Waymo recently announced that it will be adding its commercial self-driving taxi services to a fourth city—Austin, Texas. Austin joins three other Waymo markets: Phoenix, San Francisco, and Los Angeles. However, the company currently only operates without restrictions in Phoenix. Ars Technica explains:
Assuming this goes like previous Waymo announcements, the statement "first rides with the public" means Waymo will be carrying NDA-bound "trusted testers" chosen from a waitlist. As for when normal Austinites can actually hail a Waymo, it's tricky. So far, of Waymo's four announced cities, only one, Phoenix, is actually offering commercial rides to the public with no restrictions. San Francisco was announced as a Waymo One market two years ago and is still only doing commercial "testing." (Waymo's website description of "we'll reach out when it's your time to ride" stands in contrast to the "anyone can ride" description for Phoenix.) Los Angeles was announced one year ago and still isn't taking rides yet.
While Waymo begins its expansion to Austin, the company is currently waiting on a permit from the California Public Utilities Commission (CAPUC) to actually start service in Los Angeles, and its plans to expand operation in San Francisco are facing opposition. On Monday, August 7, 2023, the San Francisco Taxi Workers Alliance will be protesting at the headquarters of CAPUC, in hopes of stopping the commission from lifting restrictions on Waymo (and competitor Cruise), a move that would allow the companies to operate 24/7 anywhere across the city. KRON provides more details, highlighting concerns about job loss, autonomous vehicle safety, and interference with first responders:
The commission, which is responsible for regulations of autonomous vehicles or AVs, has called a meeting Monday to discuss AV interference with first responders, and is set to vote on granting expanded operations Thursday.
"Taxi drivers are the canaries in the coal mine in the coming AI onslaught," Mark Gruberg, a member of the Executive Board of the San Francisco Taxi Workers Alliance, said in a statement Saturday. "Our jobs may go first, but yours could be next."
The San Francisco Municipal Transportation Agency, which has urged the state to collect more data before making a decision, estimated last month that more than 90 complaints about driverless cars were reported in both March and April.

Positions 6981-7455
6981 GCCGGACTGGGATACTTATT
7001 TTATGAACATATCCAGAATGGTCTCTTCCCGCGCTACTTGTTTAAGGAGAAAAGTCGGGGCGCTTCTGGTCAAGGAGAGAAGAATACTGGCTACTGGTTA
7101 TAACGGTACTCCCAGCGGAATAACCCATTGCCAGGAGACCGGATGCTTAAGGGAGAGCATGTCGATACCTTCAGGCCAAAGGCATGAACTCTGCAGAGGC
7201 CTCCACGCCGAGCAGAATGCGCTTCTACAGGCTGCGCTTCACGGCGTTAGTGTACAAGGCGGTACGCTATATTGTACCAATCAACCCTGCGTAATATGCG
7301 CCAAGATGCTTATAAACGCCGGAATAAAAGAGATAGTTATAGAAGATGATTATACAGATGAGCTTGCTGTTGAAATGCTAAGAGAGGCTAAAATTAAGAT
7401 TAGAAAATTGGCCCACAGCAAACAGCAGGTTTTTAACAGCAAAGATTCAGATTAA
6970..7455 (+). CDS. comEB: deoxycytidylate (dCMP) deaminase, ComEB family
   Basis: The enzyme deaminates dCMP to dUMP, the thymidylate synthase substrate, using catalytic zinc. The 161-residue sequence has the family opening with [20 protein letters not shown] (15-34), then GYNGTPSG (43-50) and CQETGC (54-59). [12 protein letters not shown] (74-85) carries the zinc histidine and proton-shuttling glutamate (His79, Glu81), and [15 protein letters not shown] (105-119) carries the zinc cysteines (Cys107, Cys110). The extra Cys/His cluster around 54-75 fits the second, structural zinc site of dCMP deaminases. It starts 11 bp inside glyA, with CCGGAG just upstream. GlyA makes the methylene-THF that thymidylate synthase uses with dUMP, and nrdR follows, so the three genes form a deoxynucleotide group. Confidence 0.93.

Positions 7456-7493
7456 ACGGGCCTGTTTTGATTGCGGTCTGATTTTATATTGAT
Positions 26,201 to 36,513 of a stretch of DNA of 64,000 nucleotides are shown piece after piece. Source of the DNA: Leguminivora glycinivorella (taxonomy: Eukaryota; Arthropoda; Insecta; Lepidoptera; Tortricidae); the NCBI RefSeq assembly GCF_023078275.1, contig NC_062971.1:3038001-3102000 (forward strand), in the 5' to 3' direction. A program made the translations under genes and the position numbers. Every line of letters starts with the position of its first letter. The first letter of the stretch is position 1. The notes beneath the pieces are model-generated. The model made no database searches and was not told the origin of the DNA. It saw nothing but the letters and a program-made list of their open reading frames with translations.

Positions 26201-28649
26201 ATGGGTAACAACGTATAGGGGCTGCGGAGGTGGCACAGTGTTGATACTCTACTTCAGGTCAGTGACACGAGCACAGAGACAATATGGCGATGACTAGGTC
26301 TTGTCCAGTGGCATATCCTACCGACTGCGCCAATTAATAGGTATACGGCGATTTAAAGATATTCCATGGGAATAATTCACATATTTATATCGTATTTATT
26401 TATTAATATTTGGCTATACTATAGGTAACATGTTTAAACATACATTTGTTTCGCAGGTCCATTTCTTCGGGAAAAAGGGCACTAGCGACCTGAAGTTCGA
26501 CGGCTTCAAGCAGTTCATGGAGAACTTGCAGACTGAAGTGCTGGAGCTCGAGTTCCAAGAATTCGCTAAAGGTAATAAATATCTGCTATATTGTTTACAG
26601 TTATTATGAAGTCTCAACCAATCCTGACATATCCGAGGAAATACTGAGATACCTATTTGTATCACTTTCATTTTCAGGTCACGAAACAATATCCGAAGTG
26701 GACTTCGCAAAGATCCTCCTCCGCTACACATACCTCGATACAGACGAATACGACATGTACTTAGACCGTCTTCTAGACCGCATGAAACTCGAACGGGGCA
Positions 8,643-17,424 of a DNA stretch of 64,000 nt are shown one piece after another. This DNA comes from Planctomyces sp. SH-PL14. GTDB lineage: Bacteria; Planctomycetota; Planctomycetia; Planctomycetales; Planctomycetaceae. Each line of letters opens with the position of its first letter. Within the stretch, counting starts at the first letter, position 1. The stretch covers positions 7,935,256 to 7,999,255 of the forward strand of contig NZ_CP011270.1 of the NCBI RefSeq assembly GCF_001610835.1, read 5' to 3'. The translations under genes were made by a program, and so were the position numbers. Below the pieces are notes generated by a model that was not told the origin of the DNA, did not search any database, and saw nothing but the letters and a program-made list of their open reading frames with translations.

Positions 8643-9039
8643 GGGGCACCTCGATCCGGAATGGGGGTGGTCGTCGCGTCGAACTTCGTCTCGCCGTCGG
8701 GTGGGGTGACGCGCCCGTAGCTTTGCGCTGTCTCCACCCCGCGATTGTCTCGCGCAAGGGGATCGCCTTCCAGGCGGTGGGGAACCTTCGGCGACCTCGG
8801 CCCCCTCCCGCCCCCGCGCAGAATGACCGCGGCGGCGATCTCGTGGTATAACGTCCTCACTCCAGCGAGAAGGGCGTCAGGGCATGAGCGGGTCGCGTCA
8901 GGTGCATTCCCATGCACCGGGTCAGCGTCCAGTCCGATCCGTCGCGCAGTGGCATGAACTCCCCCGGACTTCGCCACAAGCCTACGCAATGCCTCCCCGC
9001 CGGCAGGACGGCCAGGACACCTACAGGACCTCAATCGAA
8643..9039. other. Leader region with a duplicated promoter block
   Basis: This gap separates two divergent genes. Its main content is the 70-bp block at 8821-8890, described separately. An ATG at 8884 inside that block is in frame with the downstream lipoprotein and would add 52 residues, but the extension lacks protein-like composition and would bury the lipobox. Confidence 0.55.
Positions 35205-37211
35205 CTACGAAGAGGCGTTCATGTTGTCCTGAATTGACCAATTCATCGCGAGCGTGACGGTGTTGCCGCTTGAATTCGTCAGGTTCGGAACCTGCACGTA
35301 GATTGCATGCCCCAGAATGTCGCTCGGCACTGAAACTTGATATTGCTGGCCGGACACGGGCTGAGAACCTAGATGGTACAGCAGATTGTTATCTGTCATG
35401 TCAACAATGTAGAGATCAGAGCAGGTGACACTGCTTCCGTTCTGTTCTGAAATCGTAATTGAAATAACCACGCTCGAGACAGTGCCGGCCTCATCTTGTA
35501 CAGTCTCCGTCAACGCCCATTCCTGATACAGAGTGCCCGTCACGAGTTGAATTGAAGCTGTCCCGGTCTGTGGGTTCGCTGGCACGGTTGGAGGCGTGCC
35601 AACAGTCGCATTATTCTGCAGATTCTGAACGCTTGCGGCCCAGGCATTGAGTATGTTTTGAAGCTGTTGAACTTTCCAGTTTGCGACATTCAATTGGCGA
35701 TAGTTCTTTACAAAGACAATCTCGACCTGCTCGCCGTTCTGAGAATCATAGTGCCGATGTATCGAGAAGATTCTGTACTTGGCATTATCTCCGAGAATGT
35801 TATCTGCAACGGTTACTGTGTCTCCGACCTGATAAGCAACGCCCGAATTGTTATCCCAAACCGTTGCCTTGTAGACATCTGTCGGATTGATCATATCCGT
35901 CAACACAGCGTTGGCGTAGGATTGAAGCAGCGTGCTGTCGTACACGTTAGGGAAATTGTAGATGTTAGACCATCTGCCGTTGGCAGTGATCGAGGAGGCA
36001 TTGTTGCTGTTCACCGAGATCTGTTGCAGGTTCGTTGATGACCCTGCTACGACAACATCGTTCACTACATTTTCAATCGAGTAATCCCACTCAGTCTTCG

As of July 25, the California Department of Motor Vehicles has received 627 Autonomous Vehicle Collision Reports, according to its website. The transportation agency said the AVs stop in place when confused instead of pulling over; pick up and drop off passengers in traffic lanes and have difficulty understanding things like traffic control officers or construction sites.
The taxi drivers contend that the Cruise and Waymo cars suffer mass breakdowns, create lengthy street blockages, obstruct public transportation and interfere with police and firefighters. "AV operations are a massive experiment, with the public as guinea pigs," Gruberg said. "The CPUC is about to bestow a premature approval on an immature technology."
The San Francisco Standard reports that incidents involving Waymo driverless cars have increased six-fold in 2023. And some of the collisions across the United States since autonomous vehicles first started operating have resulted in death. In May 2023, a small dog died after being run over by a Waymo car in San Francisco. And I'll never forget a tragic incident that happened about a half mile from where I live—Tempe, Arizona resident Elaine Herzberg was walking her bicycle across a street when she was hit and killed in March, 2018 by a self-driving Uber, an incident that Wikipedia describes as the "first recorded case of a pedestrian fatality involving a self-driving car."